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</script></div>{/googleAds}Only a few minutes old, his pregnant mother having just delivered him in an abandon warehouse under a hail of gunfire moments earlier, Baby Oliver is the target of an assassination—yes, a baby—by the psychotically deranged Hertz (Paul Giamatti, Lady in the Water) and his limitless gang of armed-to-the-teeth automaton henchmen. Smith (Clive Owen, Inside Man) is a mysterious loner who handles firearms and dodges bullets (over 200 different types of guns appear on screen) like a precisely choreographed, graceful ballet dancer. Smith hasn't sought out trouble—it's crashed on him with meteoric force by sheer chance 30 seconds after the credits roll.

In the wrong place at the right time, Smith intervenes to deliver Baby Oliver as his defensive bullet shells land on the postpartum, though soon to be killed, mother's stomach. Now knee- deep in murder and mayhem Smith sets about figuring out why Hertz and his army of assassins are so desperate to kill a baby. Welcome to the world Baby Oliver. If you winced when Gene Hackman's recklessly driving Det. Popeye Doyle almost ran over an innocent mother pushing a baby in a stroller in The French Connection (1971), wait till you get a load of Indie B-movie writer/director Michael Davis's (Monster Man and Girl Fever) frenetically narcissistic big studio actioner. Welcome to Shoot ‘Em Up.

With a knowing ‘wink', filmmaker Michael Davis enthusiastically leads us as he and the audience relish the chance to live vicariously through his antihero, Smith. Of course, this is based on Davis's assumption that we would want to do such a thing. Unless you're in the18-25 male demographic, have an insatiable appetite for first-person shooter video games, and regret the demise of speed-metal crooners Motorhead, than this is probably a misguided assumption. Telling a violent crime story with a subtle—we're not taking ourselves too seriously—‘wink' of the eye is nothing new, of course, and can be fun for the audience when handled with self-effacement. When the subtle ‘wink' transforms into a bigheaded (look at me) ‘squint,' the filmmaker gets in the way of his or her movie. Such is the case here.

Shoot ‘Me Up oozes Hong Kong action film influence. Director Davis has acknowledged that the genesis for the movie is a scene in director John Woo's Hard Boiled (1992) in which the lead, Chow Yun-Fat, is in a hospital with a gun and a baby. From this, director Davis developed his ‘antihero saddled with a baby' concept into a feature length movie. And, therein lies the film's central weakness. All indications are that the filmmaker only had a plot-device to sell—not a story. The director developed the plot-device and then fabricated a bloated, videogame worthy plot-device-justifies-the-plot (rather than the other way around) approach that—like an Amway salesman—pitches the product (read: plot-device) too hard and too fast.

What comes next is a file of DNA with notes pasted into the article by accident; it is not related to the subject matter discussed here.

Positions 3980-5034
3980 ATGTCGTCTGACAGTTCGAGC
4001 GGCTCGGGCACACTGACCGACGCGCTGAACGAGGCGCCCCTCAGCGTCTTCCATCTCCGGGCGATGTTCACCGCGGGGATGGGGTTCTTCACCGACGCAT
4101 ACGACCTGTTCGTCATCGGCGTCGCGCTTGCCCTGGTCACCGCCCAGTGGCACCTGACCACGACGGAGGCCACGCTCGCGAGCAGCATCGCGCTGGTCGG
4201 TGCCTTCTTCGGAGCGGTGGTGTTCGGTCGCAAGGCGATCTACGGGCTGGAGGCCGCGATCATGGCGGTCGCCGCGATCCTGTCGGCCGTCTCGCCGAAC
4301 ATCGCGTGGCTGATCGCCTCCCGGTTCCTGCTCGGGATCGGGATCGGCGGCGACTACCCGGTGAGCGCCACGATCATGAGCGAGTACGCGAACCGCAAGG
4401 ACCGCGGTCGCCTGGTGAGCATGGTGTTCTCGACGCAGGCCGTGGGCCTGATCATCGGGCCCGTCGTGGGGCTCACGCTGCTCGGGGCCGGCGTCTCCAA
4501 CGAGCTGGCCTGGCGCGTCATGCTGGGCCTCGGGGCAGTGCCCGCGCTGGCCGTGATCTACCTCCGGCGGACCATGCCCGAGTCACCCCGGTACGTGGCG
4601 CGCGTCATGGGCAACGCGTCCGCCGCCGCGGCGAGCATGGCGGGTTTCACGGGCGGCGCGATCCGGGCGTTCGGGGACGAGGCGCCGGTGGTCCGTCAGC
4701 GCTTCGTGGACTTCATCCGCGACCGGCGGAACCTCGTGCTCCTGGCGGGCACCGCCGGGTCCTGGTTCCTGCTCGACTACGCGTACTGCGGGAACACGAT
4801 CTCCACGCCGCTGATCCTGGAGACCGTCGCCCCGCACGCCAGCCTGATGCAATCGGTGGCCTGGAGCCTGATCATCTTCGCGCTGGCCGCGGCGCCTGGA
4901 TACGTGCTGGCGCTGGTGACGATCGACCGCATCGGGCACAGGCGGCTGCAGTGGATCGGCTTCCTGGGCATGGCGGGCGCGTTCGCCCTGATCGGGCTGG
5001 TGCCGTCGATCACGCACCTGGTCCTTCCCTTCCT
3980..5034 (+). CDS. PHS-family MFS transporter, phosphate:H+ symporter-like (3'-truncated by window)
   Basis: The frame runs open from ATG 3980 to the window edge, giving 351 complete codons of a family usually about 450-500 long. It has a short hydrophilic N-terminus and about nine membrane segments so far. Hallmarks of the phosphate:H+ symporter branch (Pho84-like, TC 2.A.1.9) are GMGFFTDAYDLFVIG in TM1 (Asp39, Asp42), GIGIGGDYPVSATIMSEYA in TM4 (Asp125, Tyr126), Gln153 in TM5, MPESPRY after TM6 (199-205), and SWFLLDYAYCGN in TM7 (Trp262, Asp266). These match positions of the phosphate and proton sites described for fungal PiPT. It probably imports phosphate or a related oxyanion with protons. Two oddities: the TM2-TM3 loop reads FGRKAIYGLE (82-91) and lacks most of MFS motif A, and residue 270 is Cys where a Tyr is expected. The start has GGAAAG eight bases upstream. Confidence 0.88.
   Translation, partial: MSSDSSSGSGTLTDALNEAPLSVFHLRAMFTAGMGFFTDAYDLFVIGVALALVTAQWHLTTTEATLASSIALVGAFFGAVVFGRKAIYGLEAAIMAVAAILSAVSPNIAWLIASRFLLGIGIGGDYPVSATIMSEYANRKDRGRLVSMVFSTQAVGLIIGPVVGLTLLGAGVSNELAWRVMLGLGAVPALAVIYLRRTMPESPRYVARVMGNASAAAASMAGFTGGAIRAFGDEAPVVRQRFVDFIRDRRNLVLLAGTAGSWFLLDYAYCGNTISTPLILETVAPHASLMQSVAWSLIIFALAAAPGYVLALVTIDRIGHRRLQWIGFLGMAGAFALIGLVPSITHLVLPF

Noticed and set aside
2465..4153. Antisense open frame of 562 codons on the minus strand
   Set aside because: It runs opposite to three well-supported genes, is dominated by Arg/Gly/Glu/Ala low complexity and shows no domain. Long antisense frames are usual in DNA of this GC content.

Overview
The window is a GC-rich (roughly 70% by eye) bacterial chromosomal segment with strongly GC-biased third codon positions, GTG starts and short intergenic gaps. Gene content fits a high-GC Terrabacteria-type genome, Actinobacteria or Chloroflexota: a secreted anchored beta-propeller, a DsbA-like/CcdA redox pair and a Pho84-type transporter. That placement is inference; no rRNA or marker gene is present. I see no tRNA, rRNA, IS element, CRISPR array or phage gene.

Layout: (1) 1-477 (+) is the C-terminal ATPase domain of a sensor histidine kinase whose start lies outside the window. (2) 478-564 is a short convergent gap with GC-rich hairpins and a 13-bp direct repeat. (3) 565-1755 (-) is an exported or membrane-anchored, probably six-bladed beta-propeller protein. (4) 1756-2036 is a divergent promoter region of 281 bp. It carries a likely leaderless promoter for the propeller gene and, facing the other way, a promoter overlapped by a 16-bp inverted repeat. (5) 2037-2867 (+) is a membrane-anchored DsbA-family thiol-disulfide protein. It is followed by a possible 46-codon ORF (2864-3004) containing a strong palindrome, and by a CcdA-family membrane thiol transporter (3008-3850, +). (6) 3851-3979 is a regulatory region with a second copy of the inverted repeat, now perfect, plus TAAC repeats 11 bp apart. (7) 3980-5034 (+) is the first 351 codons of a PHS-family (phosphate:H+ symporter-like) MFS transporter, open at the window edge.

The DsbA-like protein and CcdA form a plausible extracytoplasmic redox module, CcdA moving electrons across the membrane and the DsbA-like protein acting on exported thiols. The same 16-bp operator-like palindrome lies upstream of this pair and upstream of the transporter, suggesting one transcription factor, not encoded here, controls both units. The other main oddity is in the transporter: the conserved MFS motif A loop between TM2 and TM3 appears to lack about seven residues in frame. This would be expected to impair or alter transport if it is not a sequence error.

Clive Owen as Smith handles the role with as much aplomb as can be expected considering what he's being given to work with. His Smith has the look of a weather-beaten man who would really rather be left alone, but can handle himself when forced to do so. Smith has a wry sense of humor (â"I'm a British nanny") that loves to eat carrots that occasionally double as deadly weapons against unlucky bad guys. Owen proves he understands his character by making us believe that Smith would do whatever it takes to protect Baby Oliver. Giamatti is misspent as the heavy. His is a throwaway role with a suitably throwaway performance. During one early action scene Giamatti's Hertz says about Smith's nimble recovery of Baby Oliver from a playground during a gun battle, â"F*#% me sideways." Yes, indeed—Giamatti is a long way from the quality of work he did on that film of the same name.

Nevertheless, the trouble is not with Giamatti—it's with writer/director Michael Davis. Davis's writing, while occasionally clever, is painfully sophomoric most of the time. Director Davis has said he doesn't like to think of his film as ‘cartoonish' because it diminishes the audience's emotional investment. Lest we forget Mr. Davis that the hero eats carrots throughout the entire movie. Remind you of any iconic cartoon rabbit? Giamatti's Hertz even says to Smith at one point—in admiration of Smith's elusiveness from capture—you are a ‘wascally wabbit'. It appears that Mr. Davis wants his carrot and eat it too.


DVD Details:

Screen Formats: 2.35:1

Subtitles: English; Spanish.

Language and Sound: English: English: DTS 5.1 Surround; English: Dolby Digital 2.0 Stereo; Spanish: Dolby Digital 2.0 Stereo

Other Features: Color; interactive menus; scene access; director's commentary; making-of featurette.

* Commentary
o Viewers can watch the entire movie with ‘Commentary by Writer/Director' Michael Davis
* Featurettes
o 'Ballet of Bullets' (The making of Shoot ‘Em Up), (52:00)
o ‘Animatics' featuring a shot-for-shot breakdown of 13—yes, 13—individual action scenes—all in crude black and white animated format (yawn).
* Deleted Scenes - Nine ‘Deleted/Alternate Scenes' (with or w/o directory commentary)
* DVD-Rom/Online features: that allow viewers to watch the movie with interactive features on their computer.

All this for a B-movie, wrapped in an A-budget, which lasts 86 minutes.

Number of Discs: 1 with Keepcase Packaging